A) Immediately dose it with a large amount of oil of just about any kind. canola, safflower, olive, mineral, et al. This reduces the foam and gas that will start as soon as the damage is done. A 60cc syringe, with an udder canula at the tip (if you have one) so as to get it back into the animal's throat in small, swallow-sized amounts (allowing each mouthful to be swallowed before giving another), would be good. Tip the head upward so she can't dribble it all out the minute you dose her! And give her a minute to swallow that mouthful before you dose her again.



B) Give it a preventative shot of Clostridium Perfringens Types C&D ANTITOXIN (NOT toxoid!) to stop the enterotoxemia organisms (clostridia) that live in the gut and wait for something like this to happen to start creating toxins that will kill the goat if unchecked.



C) Give it some antihistamine tablets (chlorpheniramine, 4mg, several tablets) to ward off a potential histamine reaction (swelling of the blood vessels) that will lead to founder, a permanent crippling of the animal's front feet.



If it overate grain:



A) IMMEDIATELY get out the baking soda! Put several tablespoons in a glass, mix it with warm water (you have to keep shaking it or it will settle quickly) and add a bit of molasses to make it taste better. Dose it, in a large dosing syringe if you have one (with the long, open end on it) or a turkey baster, holding the goat's head up so it will swallow, and administering just small, swallow-sized mouthfuls, allowing it to swallow after each dose. You don't want to give it inhalation pneumonia! The baking soda is critical here, because fermenting grain in the rumen creates acidosis, which will do irreparable damage to the goat and end in killing her if you allow it to happen. Repeat this process every 2 hours or so, for several times if she ate a whole lot of grain, and for just a couple of times if she ate a moderate amount.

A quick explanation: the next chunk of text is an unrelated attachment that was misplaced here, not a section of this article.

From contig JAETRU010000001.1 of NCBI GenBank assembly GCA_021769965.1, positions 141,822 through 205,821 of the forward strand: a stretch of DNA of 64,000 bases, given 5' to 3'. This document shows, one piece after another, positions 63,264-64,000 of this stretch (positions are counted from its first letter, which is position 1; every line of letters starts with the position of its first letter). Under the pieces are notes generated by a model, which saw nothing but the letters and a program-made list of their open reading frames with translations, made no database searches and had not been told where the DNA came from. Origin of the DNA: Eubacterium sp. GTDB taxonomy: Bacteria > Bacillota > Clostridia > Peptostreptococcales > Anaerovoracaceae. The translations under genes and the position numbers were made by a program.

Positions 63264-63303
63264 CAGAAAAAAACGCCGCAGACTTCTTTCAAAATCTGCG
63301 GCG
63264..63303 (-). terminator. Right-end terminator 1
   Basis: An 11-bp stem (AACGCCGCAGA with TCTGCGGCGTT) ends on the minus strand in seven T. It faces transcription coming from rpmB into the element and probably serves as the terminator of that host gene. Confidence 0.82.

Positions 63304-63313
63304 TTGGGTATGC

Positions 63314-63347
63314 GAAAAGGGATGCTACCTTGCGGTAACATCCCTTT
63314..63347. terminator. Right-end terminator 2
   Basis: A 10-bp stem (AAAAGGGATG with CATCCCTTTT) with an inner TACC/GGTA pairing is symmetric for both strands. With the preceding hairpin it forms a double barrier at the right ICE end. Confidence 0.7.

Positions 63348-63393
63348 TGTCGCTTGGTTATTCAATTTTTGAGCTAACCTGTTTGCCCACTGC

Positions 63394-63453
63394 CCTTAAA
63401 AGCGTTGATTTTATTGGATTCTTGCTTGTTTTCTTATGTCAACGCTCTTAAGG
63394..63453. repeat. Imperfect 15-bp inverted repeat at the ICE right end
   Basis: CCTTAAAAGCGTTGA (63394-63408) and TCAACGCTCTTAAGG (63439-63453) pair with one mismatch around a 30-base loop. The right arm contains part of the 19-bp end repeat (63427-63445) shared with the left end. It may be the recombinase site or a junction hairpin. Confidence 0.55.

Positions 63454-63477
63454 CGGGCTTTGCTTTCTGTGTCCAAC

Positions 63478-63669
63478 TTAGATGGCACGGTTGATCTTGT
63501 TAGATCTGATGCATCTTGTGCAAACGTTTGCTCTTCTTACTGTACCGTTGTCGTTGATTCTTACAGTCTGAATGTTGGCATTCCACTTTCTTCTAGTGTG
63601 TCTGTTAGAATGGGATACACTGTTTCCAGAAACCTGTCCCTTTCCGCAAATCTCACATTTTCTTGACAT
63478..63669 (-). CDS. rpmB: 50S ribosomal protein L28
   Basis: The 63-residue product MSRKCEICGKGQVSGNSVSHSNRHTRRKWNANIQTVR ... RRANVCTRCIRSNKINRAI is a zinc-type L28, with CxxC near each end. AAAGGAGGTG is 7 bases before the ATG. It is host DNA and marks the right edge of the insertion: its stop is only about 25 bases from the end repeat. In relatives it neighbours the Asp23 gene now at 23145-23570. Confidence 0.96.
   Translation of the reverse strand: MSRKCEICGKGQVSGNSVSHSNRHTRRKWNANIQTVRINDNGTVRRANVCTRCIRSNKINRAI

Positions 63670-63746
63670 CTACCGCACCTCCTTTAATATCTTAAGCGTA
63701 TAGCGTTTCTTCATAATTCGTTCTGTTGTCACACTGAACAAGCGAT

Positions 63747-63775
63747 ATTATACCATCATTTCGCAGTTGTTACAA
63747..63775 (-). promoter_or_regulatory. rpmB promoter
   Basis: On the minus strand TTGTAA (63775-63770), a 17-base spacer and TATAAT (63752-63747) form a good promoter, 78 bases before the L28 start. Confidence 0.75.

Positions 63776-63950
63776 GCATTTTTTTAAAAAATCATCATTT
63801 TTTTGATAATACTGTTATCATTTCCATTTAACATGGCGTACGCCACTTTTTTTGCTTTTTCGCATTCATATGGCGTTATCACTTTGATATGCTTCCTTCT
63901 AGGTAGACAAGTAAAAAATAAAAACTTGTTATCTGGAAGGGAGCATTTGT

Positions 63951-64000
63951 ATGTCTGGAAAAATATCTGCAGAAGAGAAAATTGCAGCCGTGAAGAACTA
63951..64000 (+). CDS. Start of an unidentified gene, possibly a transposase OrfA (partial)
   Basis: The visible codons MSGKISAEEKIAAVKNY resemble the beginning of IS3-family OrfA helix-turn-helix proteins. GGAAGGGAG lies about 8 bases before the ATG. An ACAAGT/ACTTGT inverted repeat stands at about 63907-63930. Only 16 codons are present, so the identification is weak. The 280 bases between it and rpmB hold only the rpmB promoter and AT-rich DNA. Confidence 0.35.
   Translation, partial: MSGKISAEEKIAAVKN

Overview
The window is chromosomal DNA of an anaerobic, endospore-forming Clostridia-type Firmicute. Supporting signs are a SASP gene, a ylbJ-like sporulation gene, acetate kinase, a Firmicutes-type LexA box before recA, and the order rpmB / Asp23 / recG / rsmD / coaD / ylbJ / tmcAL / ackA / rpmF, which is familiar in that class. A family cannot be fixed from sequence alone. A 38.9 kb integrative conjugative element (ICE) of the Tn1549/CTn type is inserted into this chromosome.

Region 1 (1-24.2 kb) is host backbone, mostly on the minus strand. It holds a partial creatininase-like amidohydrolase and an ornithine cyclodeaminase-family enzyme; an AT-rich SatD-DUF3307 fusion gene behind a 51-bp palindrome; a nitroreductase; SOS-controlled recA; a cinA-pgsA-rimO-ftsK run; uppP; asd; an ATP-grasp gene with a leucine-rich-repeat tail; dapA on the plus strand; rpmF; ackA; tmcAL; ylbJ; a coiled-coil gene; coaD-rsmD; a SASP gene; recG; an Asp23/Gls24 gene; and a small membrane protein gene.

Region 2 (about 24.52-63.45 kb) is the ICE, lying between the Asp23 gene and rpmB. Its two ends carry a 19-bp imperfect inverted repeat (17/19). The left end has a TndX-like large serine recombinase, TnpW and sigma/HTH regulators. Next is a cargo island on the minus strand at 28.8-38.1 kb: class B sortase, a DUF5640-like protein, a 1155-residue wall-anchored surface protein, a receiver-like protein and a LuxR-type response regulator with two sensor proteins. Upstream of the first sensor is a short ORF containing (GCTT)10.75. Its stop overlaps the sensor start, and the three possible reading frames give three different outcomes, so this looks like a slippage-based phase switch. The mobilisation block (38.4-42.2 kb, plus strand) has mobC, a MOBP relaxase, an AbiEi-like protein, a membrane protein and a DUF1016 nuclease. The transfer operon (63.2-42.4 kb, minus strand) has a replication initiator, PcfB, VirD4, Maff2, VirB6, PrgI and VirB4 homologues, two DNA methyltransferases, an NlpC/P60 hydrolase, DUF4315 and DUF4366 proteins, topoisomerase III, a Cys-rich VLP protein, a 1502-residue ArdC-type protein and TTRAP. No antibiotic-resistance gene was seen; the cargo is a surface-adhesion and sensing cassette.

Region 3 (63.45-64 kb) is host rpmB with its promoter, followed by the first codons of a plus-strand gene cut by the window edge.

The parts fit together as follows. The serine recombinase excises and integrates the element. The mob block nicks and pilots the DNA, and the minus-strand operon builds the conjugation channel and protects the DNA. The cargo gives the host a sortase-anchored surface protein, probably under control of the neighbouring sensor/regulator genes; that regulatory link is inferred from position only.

B) In the time between the baking soda dosings, give her lots of Pepto Bismol, also in a dosing syringe, to coat the intestinal walls that will otherwise quickly be damaged by acidosis.



C) Give it a good dosing of oil, as with Part A under Grass Bloat above.



D) Give it a preventative shot of Clostridium Perfringens Types C&D ANTITOXIN (NOT toxoid!) as in Part B under Grass Bloat above.



E) Give it some antihistamine tablets (chlorpheniramine, 4mg, several tablets) as in Part C under Grass Bloat above.



F) Whatever you do, do NOT offer ANY grain for the next few days, and introduce the goat back onto it slowly once you start again. My preference, for the next couple of meals, would be to provide fresh browse from the yard, choosing the new growth of those plants that I know are safe for goats, and that they love. "